"The rainforest has been the lifeblood of First Nation communities throughout the coast. Providing tools, housing, food and medicine; its importance to Indigenous Coastal communities cannot be understated."
The company is supported by the Coastal First Nations Great Bear Initiative—a non-profit society and alliance of nine First Nations on British Columbia’s north and central coast and Haida Gwaii—demonstrating how regenerative NTFPs can support families of coastal peoples.
“Traditionally, the rainforest has been the lifeblood of First Nation communities throughout the coast,” affirms Rodney Mulholland, sales and marketing manager for Great Bear Rainforest Essential Oils. “Providing tools, housing, food and medicine; its importance to Indigenous coastal communities cannot be understated. The management of the forests has always been part of the Nuxalk culture here in the Bella Coola Valley, and continues to hold great importance, especially to those Nations within the Great Bear Rainforest.”
Drawing on traditional ways
“Since the communities within the Great Bear Rainforest are so remote, producing value-added products that all people can enjoy, allows some economic prosperity to flow,” says Mulholland. “They were looking for a NTFP that could be sustainable, eco-friendly and profitable for the rural communities.” After many years of market research and feasibility studies, they found their answer in Great Bear Rainforest Essential Oils, whose products came onto the marketplace in 2018. Products include high-grade, 100 per cent undiluted oils as well as other aromatic applications like roll-on scents and aerosol sprays.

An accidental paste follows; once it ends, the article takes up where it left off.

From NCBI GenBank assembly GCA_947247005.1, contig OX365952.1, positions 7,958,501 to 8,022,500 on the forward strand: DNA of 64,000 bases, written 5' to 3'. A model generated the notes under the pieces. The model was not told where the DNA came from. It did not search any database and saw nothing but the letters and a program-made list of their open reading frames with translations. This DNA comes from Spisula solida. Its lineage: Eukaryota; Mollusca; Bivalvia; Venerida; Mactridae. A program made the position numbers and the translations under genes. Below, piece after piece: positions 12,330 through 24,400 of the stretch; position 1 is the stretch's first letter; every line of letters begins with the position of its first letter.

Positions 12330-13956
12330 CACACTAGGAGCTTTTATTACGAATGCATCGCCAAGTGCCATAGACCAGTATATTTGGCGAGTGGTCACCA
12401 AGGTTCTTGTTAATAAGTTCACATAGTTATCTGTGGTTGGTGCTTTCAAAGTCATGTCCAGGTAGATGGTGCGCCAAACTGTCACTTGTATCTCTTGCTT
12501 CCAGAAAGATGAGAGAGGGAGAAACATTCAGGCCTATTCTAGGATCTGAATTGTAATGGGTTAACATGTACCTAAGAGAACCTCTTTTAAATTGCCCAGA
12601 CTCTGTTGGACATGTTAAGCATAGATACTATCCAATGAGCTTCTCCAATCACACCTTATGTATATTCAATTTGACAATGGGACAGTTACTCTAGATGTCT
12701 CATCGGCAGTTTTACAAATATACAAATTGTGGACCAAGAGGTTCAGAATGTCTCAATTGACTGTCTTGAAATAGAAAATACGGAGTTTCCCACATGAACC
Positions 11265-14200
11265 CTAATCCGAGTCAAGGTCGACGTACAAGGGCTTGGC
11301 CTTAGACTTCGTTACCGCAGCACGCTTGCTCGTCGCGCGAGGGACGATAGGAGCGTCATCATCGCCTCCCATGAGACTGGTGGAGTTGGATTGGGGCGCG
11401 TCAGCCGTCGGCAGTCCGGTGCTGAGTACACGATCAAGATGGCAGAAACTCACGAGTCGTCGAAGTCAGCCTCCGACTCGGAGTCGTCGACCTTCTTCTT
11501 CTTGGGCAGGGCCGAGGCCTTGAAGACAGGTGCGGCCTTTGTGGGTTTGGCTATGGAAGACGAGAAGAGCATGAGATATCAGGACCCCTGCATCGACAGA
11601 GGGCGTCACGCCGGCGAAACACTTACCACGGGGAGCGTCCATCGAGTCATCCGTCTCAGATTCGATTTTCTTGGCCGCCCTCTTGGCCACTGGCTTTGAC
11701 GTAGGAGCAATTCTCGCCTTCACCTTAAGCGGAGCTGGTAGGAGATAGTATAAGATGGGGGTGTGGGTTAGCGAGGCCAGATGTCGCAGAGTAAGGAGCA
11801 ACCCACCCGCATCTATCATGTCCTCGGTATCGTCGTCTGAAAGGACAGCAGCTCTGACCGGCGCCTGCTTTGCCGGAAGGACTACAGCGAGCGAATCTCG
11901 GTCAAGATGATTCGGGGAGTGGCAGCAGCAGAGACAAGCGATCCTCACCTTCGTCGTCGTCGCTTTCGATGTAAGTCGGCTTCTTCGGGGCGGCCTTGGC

Working within Nuxalk territory, the company draws upon traditional knowledge and eco-friendly practices: workers harvest needles from boughs found in windblown and logged areas in a way that doesn’t harm the trees. When power tools are needed, harvesters use natural lubricants like vegetable oil. The oils are then steam-distilled from the needles.
But even with its innovative and sustainable framework, the small company must work to reach new markets to continue to support its Indigenous communities, protect its forests and develop knowledge for wild-harvested products. “Reaching our audience consistently is more important than ever before as we look to strengthen our brand and product sales through every avenue possible,” says Mulholland.
Indigenous participation means a sustainable future
Current Indigenous involvement in forests only marks the beginning of how natural resource management in Canada must evolve. “In the forest sector, Indigenous peoples having a say in the land use, management and planning is very important,” affirms Rasmussen. “Being able to sit at the table and be in control comes with a lot of the benefits for the communities, primarily economic participation. That is a key point as it takes entire families out of social programs.”
"We need to invest in helping people work together even if there isn't an immediate dollar and cents result."
The forestry sector continues to help create not only environmental sustainability, but economic and social sustainability for Indigenous communities, by effectively sharing in the forest stewardship, management and dividends. It all comes down to relationships. Indigenous communities and industry are constructively interacting and working together on a more consistent basis.
“What we can do as a nonprofit that operates in the forest sector is create opportunities and find spaces for people to come together and get to know each other,” affirms Robitaille. “There does need to be more investment from all levels in really basic relationship building. We need to invest in helping people work together even if there isn’t an immediate dollar and cents result. Because those are the investments that are going to enable the transition to a more relationship-based future and a more sustainable one—for everyone.”
To learn more about Indigenous participation in the forestry industry, visit forestryforthefuture.ca.